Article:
Canada Woman acquitted in 2013 Winnipeg rooming-house stabbing

08:56  13 september  2017
08:56  13 september  2017 Source:   cbc.ca

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A Winnipeg woman has been acquitted of second-degree murder after her defence team argued there was Ross was 18 when she was arrested in connection with the stabbing death of 68-year-old Brian O'Donnell. O'Donnell was found lying in the doorway of his rooming house suite at 375

Woman acquitted in 2013 Winnipeg rooming-house stabbing © Ryan Cheale/CBC Woman acquitted in 2013 Winnipeg rooming-house stabbing

A jury has found a 22-year-old woman not guilty of second-degree murder in the stabbing death of a 68-year-old Winnipeg rooming-house resident.

Jurors reached their verdict early Tuesday afternoon after just two hours of deliberations. 

Jurors heard Brian O'Donnell was on his way to his morning coffee at a nearby McDonald's restaurant on June 30, 2013 when an attacker chased him back to his rooming house in the 300 block of Langside Street and stabbed him several times outside his room.

Witnesses testified the woman turned up at a Furby Street apartment later that morning with a knife and blood on her shirt, saying she had "stabbed someone."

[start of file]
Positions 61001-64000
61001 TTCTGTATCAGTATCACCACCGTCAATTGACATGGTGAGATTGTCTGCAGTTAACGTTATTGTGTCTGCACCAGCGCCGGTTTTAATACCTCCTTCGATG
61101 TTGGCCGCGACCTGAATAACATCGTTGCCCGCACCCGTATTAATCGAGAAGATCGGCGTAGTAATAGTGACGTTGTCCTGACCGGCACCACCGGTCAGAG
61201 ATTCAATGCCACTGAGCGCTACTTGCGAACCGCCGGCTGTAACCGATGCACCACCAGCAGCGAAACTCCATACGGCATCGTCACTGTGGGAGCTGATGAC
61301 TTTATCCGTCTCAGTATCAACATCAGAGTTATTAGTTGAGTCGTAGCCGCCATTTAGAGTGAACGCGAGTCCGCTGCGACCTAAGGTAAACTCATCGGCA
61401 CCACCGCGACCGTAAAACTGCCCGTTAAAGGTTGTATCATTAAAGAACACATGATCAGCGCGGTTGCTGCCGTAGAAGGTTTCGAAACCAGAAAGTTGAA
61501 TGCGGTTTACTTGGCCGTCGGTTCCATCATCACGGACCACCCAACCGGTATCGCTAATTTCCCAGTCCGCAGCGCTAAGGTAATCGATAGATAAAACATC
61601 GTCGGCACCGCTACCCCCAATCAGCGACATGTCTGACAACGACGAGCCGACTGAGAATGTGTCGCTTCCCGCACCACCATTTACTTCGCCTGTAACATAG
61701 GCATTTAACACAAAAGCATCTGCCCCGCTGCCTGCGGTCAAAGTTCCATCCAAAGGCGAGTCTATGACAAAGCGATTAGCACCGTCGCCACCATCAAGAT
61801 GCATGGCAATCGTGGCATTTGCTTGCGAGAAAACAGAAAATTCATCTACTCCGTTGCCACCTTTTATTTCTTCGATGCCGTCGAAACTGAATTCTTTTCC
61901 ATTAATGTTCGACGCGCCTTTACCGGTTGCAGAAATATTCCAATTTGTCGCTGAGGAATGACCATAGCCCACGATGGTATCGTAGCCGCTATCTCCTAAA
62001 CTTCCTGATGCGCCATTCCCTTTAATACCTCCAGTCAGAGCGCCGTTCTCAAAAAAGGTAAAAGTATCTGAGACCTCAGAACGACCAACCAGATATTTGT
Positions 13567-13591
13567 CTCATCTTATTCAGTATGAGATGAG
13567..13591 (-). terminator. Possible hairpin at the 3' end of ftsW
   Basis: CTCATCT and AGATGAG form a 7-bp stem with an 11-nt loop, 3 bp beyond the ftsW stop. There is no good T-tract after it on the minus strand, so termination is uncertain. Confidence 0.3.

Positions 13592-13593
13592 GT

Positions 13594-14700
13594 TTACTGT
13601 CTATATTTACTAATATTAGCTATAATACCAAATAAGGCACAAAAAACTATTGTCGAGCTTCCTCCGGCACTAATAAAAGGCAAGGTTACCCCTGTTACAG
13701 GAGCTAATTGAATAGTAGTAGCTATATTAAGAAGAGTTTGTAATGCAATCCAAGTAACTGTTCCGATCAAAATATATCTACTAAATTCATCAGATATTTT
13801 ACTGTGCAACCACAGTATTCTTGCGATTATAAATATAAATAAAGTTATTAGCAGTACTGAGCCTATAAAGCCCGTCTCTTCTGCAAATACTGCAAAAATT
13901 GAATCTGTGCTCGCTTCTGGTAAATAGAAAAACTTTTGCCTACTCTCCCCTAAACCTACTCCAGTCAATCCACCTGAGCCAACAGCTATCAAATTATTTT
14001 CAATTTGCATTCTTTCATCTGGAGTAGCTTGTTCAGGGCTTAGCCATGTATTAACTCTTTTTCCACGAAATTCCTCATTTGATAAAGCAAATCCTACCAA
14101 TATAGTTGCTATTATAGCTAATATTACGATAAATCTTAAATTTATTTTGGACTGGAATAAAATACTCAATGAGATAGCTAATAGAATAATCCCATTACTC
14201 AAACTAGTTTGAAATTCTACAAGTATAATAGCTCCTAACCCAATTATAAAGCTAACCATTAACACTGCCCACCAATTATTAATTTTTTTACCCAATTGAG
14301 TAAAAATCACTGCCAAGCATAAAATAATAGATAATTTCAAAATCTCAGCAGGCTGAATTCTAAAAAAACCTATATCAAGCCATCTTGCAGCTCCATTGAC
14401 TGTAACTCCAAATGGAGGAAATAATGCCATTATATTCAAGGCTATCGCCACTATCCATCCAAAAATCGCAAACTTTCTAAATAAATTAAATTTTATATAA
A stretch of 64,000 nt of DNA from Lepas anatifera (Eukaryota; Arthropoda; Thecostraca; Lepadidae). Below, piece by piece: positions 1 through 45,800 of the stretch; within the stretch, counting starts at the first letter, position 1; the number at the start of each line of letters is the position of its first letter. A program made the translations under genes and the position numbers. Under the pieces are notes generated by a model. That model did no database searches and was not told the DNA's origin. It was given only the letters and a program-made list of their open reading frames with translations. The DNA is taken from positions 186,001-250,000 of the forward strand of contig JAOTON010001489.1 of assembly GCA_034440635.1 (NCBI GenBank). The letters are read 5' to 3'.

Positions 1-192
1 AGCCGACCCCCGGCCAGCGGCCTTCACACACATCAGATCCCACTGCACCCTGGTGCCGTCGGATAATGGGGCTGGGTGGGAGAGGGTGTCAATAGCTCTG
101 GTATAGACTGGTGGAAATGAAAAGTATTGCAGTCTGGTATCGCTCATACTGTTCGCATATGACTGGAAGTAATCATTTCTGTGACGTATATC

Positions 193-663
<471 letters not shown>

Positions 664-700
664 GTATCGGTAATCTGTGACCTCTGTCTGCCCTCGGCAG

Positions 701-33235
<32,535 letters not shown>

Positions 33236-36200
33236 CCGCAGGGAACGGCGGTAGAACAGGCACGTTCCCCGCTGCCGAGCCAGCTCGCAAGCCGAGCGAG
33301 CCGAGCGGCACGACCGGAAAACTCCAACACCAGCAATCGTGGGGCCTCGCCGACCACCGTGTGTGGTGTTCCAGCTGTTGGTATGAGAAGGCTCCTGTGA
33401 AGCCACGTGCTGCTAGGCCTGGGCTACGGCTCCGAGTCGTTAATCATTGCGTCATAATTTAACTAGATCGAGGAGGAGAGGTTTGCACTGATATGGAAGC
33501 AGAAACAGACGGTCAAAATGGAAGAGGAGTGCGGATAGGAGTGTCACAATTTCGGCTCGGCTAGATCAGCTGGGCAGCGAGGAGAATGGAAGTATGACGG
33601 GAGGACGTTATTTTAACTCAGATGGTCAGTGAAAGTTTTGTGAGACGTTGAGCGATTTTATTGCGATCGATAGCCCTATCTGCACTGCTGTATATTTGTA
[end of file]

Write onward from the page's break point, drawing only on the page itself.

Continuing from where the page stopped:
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Police later recovered a large "commando-style" knife hidden in a couch where the woman had been sitting. An analysis of the knife found O'Donnell's DNA on the blade. 

'We will never know exactly why' man was killed

Jurors didn't need to establish a motive to find the woman guilty of the killing, Crown attorney Paul Cooper said in a closing argument Monday.

"We know what killed him, but we will never know exactly why Brian O'Donnell was killed," Cooper said. "The Crown doesn't need to prove a motive … It doesn't make [her] any less guilty of murder for its absence."

By their verdict, jurors appeared to support the defence's assertion there was no direct evidence tying the woman to the killing.

"There is no evidence to say she was even at 375 Langside — not a fingerprint, not a swab, no DNA, not a hair, not a fibre, and certainly not a witness," defence lawyer Amanda Sansregret told jurors.

Sansregret conceded "it was a very reasonable inference" to conclude the seized knife was used to kill O'Donnell. But an analysis of the knife handle yielded genetic material from at least three people, none of whom could be positively identified, Sansregret said. 

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